Is This UTopia?

A Long-Overdue University Master Plan is Unveiled

by Mike Clark-Madison The war room for the University of Texas' campus master-planners is on the top floor of the Peter T. Flawn Academic Center, also known as the Undergraduate Library, or UGL, to which at least two generations of students have added the inevitable "Y," and not without cause. Frzom this aerie, the strategists of the new Forty Acres have vantage of the old Forty Acres, with its buff stone and red tile roofs and pervasive sense of architectural grace. But when the chair of the Faculty Building Advisory Committee, Austin Gleeson, takes you into this sanctum, he makes you start at his office in Robert Lee Moore Hall (RLM), the looming nexus of the university's "nerd corner" and on the short list of the city's ugliest buildings, especially on its lemon-yellow inside. The rationale, it seems, is that the worst should come first, and as you move away from RLM and toward the Tower, Gleeson delivers a running disquisition on how the university's much-admired campus planning went terribly wrong, and how the current 14-month, $1.1 million planning process aims to make it right again.

Depending on what god-forsaken hulk at the frontier of campus was your home-away-from-home, you can map your own vector from UT's hellish fringe to its, if not heavenly, at least pleasant interior. There's the communications school at 26th and the Drag, anchored by the infamous Boxcar, a building which after rusting for two decades started to hurl jagged chunks of its metal skin at passing students. There's Jester Center, the largest dorm in the cosmos and probably the closest known human analogue to living in a chicken coop. And there's the LBJ Library and its attached Sid Richardson Hall, a complex that musters a faint smidgen, maybe, of the grandeur it was intended to possess - a building described by one architecture writer, wittily if opaquely, as resembling "a malevolent flat-headed fish squatting in wait on the ocean floor."

Yes, it's pretty much a no-brainer to assert, as did Gleeson and his Campus Master Plan Committee, that today's UT is "an unnecessarily fragmented campus, both functionally and aesthetically. There is a strong resolve to improve on the campus character that has been developed over the last 30 years." Or at least there is now; Gleeson, also the chair of the physics department, recounts how concerned members of the campus community have been making noise for at least a decade about UT's failures as a built environment. This displeasure, diffuse if strongly felt, was crystallized when administrators unveiled their plans for a new Student Services Building, going up right now off of 26th Street. "They wanted to put this huge building up, and expect students to have to go there routinely, and they put it up on this four-lane highway with no pedestrian access," Gleeson says in a clipped East Coast brogue that accentuates his disgust. "That was the straw that broke the camel's back."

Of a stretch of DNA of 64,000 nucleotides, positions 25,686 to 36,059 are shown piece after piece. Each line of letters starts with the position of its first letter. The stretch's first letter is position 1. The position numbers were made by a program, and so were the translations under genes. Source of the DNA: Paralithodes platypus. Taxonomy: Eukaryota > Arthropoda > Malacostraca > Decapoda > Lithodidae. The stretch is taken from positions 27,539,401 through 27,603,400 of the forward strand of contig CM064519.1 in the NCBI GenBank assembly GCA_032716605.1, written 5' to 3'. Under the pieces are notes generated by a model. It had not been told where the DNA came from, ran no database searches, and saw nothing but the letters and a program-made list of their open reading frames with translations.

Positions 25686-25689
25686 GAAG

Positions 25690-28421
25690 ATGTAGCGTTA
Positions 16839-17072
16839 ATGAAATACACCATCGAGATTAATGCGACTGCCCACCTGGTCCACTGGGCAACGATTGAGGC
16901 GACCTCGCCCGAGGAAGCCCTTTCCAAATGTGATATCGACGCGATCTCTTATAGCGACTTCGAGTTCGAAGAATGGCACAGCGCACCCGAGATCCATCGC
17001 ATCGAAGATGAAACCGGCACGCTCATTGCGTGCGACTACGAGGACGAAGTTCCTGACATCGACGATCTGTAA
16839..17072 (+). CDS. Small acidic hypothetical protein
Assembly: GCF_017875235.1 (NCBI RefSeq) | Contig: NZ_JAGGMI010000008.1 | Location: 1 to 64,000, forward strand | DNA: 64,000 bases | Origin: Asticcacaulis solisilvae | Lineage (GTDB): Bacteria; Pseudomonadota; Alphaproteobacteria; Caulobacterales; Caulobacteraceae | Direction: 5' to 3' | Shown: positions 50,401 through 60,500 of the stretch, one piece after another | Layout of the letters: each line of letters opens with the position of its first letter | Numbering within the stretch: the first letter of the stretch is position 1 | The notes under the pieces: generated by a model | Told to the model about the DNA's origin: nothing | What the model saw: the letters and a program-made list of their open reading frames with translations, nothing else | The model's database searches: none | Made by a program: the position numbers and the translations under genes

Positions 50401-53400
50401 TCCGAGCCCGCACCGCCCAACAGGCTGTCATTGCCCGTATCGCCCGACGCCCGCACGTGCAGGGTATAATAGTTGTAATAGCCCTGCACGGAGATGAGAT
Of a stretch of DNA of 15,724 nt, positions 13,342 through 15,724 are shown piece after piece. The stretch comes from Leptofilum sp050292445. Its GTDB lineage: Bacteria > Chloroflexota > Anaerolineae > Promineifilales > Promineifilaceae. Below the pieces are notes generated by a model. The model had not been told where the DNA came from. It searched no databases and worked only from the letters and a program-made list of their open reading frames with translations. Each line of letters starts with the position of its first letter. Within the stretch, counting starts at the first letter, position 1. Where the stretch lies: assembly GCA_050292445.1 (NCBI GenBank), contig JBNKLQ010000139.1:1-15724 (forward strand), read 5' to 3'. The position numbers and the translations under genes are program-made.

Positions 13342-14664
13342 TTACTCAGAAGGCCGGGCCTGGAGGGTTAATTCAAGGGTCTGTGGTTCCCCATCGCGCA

Alas, the president of the university at the time was Bill Cunningham, the cultural descendant of a long line of UT kingpins - presidents Stephen Spurr, Lorene Rogers, and Peter Flawn, and Regents chair Frank Erwin - whose fantasies of an independent and omnipotent "multiversity" led to UT's fragmenting in the first place. Now kicked upstairs to the chancellorship of the UT System, Cunningham as president displayed a seemingly innate talent for alienating the majority of the 75,000 or so members of the UT community. "Cunningham preferred to work through a small circle of administrators and never listened to the faculty," Gleeson notes, adding that the advice offered by the Faculty Building Advisory Committee (FBAC) was seldom if ever heeded during Cunningham's tenure.

Gleeson and his committee, along with voices from the student community, from staff, from adjacent neighborhoods, and from the university's own well-regarded School of Architecture, coalesced around the goal of a new master plan about the time Cunningham was taking his leave. The idea percolated until current president Robert Berdahl arrived from the University of Illinois. "When Berdahl got here, they had just completed a master plan at Illinois, so he was incredibly receptive," Gleeson says. One of Berdahl's earliest official acts, in September of 1993, was to appoint the Campus Master Plan Committee; a year later, the University hired A-list architect Cesar Pelli and his firm to create the plan, which is set for approval by the Board of Regents at their January meeting.

The whole idea idea of a master plan - imposing order on a chaotic world and perfecting the human-crafted environment - encapsulates all the ideals and values that make architecture sexy and inspirational and mystical and a fit subject for Ayn Rand. The UT gig, its ample recompense aside, attracted attention from ranks of architects comparable to Pelli in stature. But then, it always has. Until the early 1970s - the point at which ill-conceived modern monoliths started to spring up like mushrooms around the edges of the Forty Acres - UT managed its growth with the help of a succession of consulting architects, many of whom could have been doing something more lucrative and glamorous.